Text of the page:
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grim918
February 21st, 2006, 08:39 PM
I'm a beginner programmer, I mostly work with PHP, but now i want to learn something else. I want to learn Assembly but everyone that I know tells me that it will be a waste of time and that I should just learn C++. I would like to know what are some of the advantages of programming in assembly, if there is any, over programming in C++. My goal is to eventually learn how to program some useful applications like programming a cd burner. I know that I am far,far away from programming a project like that but my goal right now is to start learning a language that has the capability of doing something like that.

ignorance
February 21st, 2006, 09:01 PM
i don't know what you can do with c++, but i can tell you if your going to learn assembly than i sugest you start learning how ram and such works. assembly mainly uses your registery's.

but here is a nice link towards assembly programming.
http://la.kmv.ru/

simon_is_learning
February 21st, 2006, 09:04 PM
Well the advantages of C++ vs Assembly is for me the ease of starting.

I have no experience with C++, but where I am a trainee we program PIC's with assebmly. And the master in programing has his background in C++.

So I think it's much more easy to start with C++ becouse all you need is a computer and a keyboard (and some brain). For assembly you have to get the code out of the box. You'll need a PIC (programmable integrated circuit) and electronical skills.

If you want to learn that, maybe you'll better search up someone that already has it, maybe a company nearby.

Iandefor
February 21st, 2006, 09:09 PM
Assembly is pretty dated and not all that applicable. I would suggest C++.

endersshadow
February 21st, 2006, 09:15 PM
Try Lisp (http://en.wikipedia.org/wiki/Lisp_programming_language)!! Just kidding, of course.

You should figure out what you want to do...I would suggest C, or Python...but if it's between Assembly and C++, go C++ :-D

simon_is_learning
February 21st, 2006, 09:29 PM
Assembly is pretty dated and not all that applicable. I would suggest C++.

well.. depends on what you want.
If you want to control the lights from your computer.
Then assembly can come handy in place.

i still recommend at first C++, then when you get the "thinking", start with assembly. But if you have some cash, then you can get proton IDE
http://www.picbasic.org/proton_ide.php
it's for windows and it's the only one I know.

then you write in "basic" and it "translates" it to assembly/hex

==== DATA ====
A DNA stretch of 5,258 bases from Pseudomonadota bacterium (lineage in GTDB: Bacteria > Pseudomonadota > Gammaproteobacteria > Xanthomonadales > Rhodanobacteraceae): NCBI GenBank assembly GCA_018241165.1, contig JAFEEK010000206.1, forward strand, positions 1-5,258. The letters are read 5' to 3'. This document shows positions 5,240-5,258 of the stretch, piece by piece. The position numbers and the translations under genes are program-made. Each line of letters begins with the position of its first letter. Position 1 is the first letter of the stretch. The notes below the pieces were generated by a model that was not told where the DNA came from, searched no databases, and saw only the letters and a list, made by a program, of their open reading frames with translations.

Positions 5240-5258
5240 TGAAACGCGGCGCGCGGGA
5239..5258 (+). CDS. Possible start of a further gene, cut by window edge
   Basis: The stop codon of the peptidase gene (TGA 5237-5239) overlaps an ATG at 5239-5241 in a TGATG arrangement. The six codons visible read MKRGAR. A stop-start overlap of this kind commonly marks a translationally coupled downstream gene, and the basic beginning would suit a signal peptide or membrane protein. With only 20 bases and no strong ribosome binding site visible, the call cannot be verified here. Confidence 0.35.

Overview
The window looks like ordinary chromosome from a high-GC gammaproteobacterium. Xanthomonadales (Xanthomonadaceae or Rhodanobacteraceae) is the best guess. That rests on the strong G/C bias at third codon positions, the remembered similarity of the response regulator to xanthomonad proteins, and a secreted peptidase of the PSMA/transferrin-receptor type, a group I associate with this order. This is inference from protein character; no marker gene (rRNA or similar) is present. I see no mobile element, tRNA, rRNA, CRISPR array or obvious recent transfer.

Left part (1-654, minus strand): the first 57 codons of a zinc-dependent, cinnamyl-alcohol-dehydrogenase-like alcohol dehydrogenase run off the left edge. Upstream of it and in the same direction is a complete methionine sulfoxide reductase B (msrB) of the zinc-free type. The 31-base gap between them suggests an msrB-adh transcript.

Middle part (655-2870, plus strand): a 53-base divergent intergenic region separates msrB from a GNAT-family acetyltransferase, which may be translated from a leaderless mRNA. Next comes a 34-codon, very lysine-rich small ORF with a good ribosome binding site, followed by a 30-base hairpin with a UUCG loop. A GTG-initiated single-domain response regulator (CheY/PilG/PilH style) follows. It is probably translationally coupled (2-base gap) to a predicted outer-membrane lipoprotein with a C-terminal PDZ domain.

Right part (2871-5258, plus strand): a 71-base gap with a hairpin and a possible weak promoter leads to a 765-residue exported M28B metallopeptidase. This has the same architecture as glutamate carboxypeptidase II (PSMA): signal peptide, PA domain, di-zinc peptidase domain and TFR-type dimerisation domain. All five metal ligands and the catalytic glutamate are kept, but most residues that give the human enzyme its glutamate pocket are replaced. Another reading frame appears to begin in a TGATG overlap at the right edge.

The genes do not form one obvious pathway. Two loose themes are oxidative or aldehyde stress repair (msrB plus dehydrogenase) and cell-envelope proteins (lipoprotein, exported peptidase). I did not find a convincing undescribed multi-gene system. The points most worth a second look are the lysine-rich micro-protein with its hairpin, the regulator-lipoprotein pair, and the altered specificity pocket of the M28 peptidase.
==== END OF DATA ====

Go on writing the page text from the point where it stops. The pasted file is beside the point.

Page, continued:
so some "Basic" knowledge could be good to.

Spark*
February 21st, 2006, 09:43 PM
Actually, PHP would probably be better suited to program a CD burner than assembly... I would suggest you to learn Python or C# if you are mainly interested in GUI programming and then get a grip of the most common GUI libraries. C and C++ are good choices for low level libraries or speed critical components. C probably more so than C++ because of the ease of creating language bindings for it.

LordHunter317
February 21st, 2006, 09:58 PM
I'm a beginner programmer, I mostly work with PHP, but now i want to learn something else. I want to learn Assembly but everyone that I know tells me that it will be a waste of timeI wouldn't bother learning assembly unless you intend to do hardware work or have a need for it. Then it's very useful, but it's a "niche" skill in the sense the carryover is almost zero.

When you need to know it, it's useful. When you don't, it's useless.


I would like to know what are some of the advantages of programming in assembly, if there is any, over programming in C++.You're closer to the hardware.


My goal is to eventually learn how to program some useful applications like programming a cd burner.If you mean like cdrecord, you don't need assembly to do that. If you mean the kernel internals cdrecord uses, then you need to know C, not C++.

Swab
February 21st, 2006, 10:05 PM
Learning assembly will help you understand what is really going on inside your computer... There is a great free book called Programming from the ground up (http://download.savannah.gnu.org/releases/pgubook/ProgrammingGroundUp-1-0-booksize.pdf) (pdf) Check it out!

dtfinch
February 21st, 2006, 10:19 PM
I think it's good to have programmed in assembly a bit, even if you never plan to use it again.

zkissane
February 22nd, 2006, 12:38 AM
I think it's good to have programmed in assembly a bit, even if you never plan to use it again.